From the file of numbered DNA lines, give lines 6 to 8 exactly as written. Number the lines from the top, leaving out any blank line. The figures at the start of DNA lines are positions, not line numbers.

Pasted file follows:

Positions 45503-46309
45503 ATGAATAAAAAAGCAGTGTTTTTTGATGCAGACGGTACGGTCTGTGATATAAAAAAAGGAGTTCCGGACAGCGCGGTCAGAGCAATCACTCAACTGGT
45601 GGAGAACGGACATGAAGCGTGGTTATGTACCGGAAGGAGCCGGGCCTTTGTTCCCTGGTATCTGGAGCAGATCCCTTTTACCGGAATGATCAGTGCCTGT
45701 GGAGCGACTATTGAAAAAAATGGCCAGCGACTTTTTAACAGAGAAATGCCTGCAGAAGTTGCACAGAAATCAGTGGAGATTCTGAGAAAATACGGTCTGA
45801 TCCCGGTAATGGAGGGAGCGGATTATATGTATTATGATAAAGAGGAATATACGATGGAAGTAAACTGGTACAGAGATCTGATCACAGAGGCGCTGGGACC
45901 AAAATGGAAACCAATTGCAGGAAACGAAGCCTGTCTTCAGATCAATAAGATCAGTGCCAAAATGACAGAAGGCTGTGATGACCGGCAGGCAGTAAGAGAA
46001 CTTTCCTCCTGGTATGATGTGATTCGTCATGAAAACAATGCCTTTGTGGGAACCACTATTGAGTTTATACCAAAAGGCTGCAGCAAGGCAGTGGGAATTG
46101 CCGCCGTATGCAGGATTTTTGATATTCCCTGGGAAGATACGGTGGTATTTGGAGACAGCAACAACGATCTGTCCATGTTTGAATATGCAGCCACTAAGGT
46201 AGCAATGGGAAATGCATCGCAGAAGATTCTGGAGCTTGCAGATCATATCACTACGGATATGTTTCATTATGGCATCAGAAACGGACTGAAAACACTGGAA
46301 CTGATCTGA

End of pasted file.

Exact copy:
45901 AAAATGGAAACCAATTGCAGGAAACGAAGCCTGTCTTCAGATCAATAAGATCAGTGCCAAAATGACAGAAGGCTGTGATGACCGGCAGGCAGTAAGAGAA
46001 CTTTCCTCCTGGTATGATGTGATTCGTCATGAAAACAATGCCTTTGTGGGAACCACTATTGAGTTTATACCAAAAGGCTGCAGCAAGGCAGTGGGAATTG
46101 CCGCCGTATGCAGGATTTTTGATATTCCCTGGGAAGATACGGTGGTATTTGGAGACAGCAACAACGATCTGTCCATGTTTGAATATGCAGCCACTAAGGT